Mark 3:20-35 begins and ends with references to Jesus's family. They seem to be not only interested in him, but concerned about him, judging by the text of the passage.
In the beginning, they are responding to what others are saying about how he's doing, and they seek to "restrain him". Restrain him? It makes sense, for as the Scripture tells us, "people were saying, ‘He has gone out of his mind’". Seems like a very logical and appropriate time for family to step up and help out, when someone's mental health and/or coping skills are being challenged, when the stress is making that person "crazy".
At the end, they are still hanging around, waiting for him, and they send word that they're still there, "Then his mother and his brothers came; and standing outside, they sent to him and called him. A crowd was sitting around him; and they said to him, ‘Your mother and your brothers and sisters are outside, asking for you'". Again, seems like a logical and appropriate time to let him know that his family "has his back". What could be more supportive in the midst of the stress, and what would demonstrate that support more than being there and hanging with him, however briefly.
We'd all like to have family that "has our back". But that doesn't seem to be how Jesus sees it: "And he replied, ‘Who are my mother and my brothers?’And looking at those who sat around him, he said, ‘Here are my mother and my brothers! Whoever does the will of God is my brother and sister and mother.’"
Jesus seems to dismiss the concern his family has for him, and seems impatient with their presence, and perhaps with their demands. If even Jesus had family dynamics like this, then I suppose we can take heart that our own family dynamics, whatever they are, are not automatically not "worthy" of God's blessing, or sinfully imperfect, or don't live up to the standard Jesus has for family. Because it looks like that here the Savior of the World has family struggles.
Is it that they misunderstand what he's doing, or what his priorities need to be? After all, he says "anyone who does the will of God" is his family, and maybe that isn't clear to his own family, just how much Jesus is "brother" to everyone, and not exclusively to his own family. Or is it that he doesn't get how much he matters to them, and how much they want to be with him in that seemingly unique way that is family--or maybe how needy they are, in ways that are different than non-family members, and that seem (in our own experience) to call for an attention and focus beyond those of non-family? Does Jesus "not get it" rather than his family "not getting it"?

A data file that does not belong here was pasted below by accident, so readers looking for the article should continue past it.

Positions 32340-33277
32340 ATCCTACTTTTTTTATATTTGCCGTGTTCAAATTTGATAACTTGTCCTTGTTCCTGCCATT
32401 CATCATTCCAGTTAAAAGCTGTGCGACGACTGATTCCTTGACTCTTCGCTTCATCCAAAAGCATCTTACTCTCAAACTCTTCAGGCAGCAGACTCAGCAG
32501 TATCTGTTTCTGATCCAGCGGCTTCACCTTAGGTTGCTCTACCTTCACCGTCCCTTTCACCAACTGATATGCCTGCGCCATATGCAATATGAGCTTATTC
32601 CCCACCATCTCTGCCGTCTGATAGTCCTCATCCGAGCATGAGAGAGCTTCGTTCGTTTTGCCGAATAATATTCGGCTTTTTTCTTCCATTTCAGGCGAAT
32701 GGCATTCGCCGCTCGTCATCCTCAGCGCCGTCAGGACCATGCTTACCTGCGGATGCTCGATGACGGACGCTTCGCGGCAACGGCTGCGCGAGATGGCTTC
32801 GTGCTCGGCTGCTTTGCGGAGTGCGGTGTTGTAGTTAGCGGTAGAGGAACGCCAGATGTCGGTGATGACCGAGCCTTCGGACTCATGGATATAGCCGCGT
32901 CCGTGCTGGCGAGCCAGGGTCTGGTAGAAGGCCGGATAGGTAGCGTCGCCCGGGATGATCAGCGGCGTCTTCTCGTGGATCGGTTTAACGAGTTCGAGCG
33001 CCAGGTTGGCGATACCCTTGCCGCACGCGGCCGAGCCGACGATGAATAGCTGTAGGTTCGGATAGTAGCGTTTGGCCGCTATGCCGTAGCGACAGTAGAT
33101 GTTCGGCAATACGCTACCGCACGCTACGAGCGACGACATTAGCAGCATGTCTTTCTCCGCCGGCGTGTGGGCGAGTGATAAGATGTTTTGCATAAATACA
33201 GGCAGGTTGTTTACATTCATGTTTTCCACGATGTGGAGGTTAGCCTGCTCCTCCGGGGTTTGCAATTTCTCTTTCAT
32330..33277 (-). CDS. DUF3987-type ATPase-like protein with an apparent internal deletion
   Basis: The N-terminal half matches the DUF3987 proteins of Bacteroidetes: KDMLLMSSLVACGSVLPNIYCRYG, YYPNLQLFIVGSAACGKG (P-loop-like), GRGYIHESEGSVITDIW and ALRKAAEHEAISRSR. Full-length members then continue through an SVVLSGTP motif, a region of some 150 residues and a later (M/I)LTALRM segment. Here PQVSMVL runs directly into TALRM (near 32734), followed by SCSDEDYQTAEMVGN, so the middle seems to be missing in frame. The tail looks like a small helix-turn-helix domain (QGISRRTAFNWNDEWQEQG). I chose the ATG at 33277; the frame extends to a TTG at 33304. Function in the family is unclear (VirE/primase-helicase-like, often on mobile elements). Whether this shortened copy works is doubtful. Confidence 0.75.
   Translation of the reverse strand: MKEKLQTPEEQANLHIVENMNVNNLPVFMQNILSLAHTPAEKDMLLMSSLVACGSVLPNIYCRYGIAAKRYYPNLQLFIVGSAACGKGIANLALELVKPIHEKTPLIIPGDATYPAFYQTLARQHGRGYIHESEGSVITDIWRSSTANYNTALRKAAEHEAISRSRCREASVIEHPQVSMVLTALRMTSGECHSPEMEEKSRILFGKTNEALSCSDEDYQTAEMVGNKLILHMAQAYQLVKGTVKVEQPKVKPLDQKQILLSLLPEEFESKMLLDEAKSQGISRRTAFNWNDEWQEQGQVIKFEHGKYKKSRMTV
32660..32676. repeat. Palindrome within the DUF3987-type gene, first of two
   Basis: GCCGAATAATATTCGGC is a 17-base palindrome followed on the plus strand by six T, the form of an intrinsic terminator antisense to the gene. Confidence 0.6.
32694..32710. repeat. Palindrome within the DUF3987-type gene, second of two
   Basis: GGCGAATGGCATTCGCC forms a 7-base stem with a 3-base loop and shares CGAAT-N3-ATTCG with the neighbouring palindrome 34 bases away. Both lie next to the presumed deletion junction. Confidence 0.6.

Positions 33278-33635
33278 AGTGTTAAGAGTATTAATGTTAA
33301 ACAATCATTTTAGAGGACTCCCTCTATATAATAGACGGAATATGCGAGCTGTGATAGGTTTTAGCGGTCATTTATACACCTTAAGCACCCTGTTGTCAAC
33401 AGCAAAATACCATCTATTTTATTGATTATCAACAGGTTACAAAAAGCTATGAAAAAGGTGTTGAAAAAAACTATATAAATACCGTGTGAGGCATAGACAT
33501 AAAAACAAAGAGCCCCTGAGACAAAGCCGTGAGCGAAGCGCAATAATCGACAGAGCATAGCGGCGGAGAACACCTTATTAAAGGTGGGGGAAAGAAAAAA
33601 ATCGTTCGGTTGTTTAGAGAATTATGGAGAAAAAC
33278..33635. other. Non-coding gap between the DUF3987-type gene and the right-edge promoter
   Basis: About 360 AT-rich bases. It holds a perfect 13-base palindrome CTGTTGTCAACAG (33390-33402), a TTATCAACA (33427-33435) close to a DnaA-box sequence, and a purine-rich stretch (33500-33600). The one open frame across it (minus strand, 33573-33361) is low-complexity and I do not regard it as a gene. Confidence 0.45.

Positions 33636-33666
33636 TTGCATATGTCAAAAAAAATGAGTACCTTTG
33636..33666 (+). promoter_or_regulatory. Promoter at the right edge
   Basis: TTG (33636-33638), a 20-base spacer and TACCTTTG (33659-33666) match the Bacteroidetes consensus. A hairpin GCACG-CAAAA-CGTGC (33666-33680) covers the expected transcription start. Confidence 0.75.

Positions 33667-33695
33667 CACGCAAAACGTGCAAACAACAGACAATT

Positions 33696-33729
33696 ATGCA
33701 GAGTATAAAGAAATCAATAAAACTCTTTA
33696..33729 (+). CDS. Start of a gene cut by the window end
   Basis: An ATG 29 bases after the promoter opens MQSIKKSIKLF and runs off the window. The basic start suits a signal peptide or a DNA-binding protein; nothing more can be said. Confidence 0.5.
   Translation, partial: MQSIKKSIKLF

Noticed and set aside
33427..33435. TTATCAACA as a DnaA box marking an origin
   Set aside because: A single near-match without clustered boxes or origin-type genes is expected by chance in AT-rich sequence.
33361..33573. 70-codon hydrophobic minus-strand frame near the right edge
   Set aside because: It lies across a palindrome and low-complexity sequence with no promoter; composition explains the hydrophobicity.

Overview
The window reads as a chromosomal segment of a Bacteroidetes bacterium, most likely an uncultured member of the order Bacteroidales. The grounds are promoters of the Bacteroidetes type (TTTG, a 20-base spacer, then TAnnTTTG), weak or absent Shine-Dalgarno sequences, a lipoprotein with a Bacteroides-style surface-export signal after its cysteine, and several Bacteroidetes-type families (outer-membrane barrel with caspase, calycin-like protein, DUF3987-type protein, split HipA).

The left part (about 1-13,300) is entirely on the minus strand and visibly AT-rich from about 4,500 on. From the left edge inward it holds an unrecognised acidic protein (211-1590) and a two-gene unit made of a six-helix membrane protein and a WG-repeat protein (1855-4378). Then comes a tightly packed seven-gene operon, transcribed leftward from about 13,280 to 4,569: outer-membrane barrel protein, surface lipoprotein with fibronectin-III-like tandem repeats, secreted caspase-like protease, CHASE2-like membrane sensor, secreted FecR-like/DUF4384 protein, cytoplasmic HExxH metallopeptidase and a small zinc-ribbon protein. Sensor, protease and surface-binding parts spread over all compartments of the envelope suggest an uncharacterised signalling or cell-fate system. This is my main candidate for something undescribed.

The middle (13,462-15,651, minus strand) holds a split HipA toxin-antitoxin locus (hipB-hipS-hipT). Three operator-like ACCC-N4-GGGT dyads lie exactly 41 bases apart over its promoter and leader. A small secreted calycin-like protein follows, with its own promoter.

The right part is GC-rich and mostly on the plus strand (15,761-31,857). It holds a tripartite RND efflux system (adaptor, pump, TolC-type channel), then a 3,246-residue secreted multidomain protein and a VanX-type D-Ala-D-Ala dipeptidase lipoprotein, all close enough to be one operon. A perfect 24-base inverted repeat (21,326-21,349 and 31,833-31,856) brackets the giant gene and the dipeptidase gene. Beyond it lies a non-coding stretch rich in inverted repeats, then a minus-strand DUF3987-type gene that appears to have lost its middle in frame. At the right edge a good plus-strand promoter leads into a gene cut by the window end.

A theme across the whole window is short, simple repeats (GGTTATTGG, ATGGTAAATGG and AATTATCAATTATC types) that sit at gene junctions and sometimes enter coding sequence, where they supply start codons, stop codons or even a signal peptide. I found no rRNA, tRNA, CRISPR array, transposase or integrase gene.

I once preached a Good Friday sermon on one of the Seven Last Words--the one where Jesus, while dying on the cross, asks the disciple John to care for Jesus's mother. I said that the interesting relationship Jesus and his mother had--somewhat strained, as this passage gets at--didn't take away from the love he had for her, and that his dying on the cross to forgive sins was for her just as much as for anyone else. Maybe that's the point here, too. Family does matter, but for Jesus it seems that ALL are family, not just those in the same household. How we live out that balance isn't always easy, or clear. It didn't even seem easy or clear for Jesus.
GOSPEL Mark 3:20-35
20 . . . the crowd came together again, so that they could not even eat. 21 When his family heard it, they went out to restrain him, for people were saying, ‘He has gone out of his mind.’ 22 And the scribes who came down from Jerusalem said, ‘He has Beelzebul, and by the ruler of the demons he casts out demons.’ 23 And he called them to him, and spoke to them in parables, ‘How can Satan cast out Satan? 24 If a kingdom is divided against itself, that kingdom cannot stand. 25 And if a house is divided against itself, that house will not be able to stand. 26 And if Satan has risen up against himself and is divided, he cannot stand, but his end has come. 27 But no one can enter a strong man’s house and plunder his property without first tying up the strong man; then indeed the house can be plundered.
28 ‘Truly I tell you, people will be forgiven for their sins and whatever blasphemies they utter; 29but whoever blasphemes against the Holy Spirit can never have forgiveness, but is guilty of an eternal sin’— 30for they had said, ‘He has an unclean spirit.’
31 Then his mother and his brothers came; and standing outside, they sent to him and called him. 32 A crowd was sitting around him; and they said to him, ‘Your mother and your brothers and sisters are outside, asking for you.’ 33 And he replied, ‘Who are my mother and my brothers?’34 And looking at those who sat around him, he said, ‘Here are my mother and my brothers! 35 Whoever does the will of God is my brother and sister and mother.’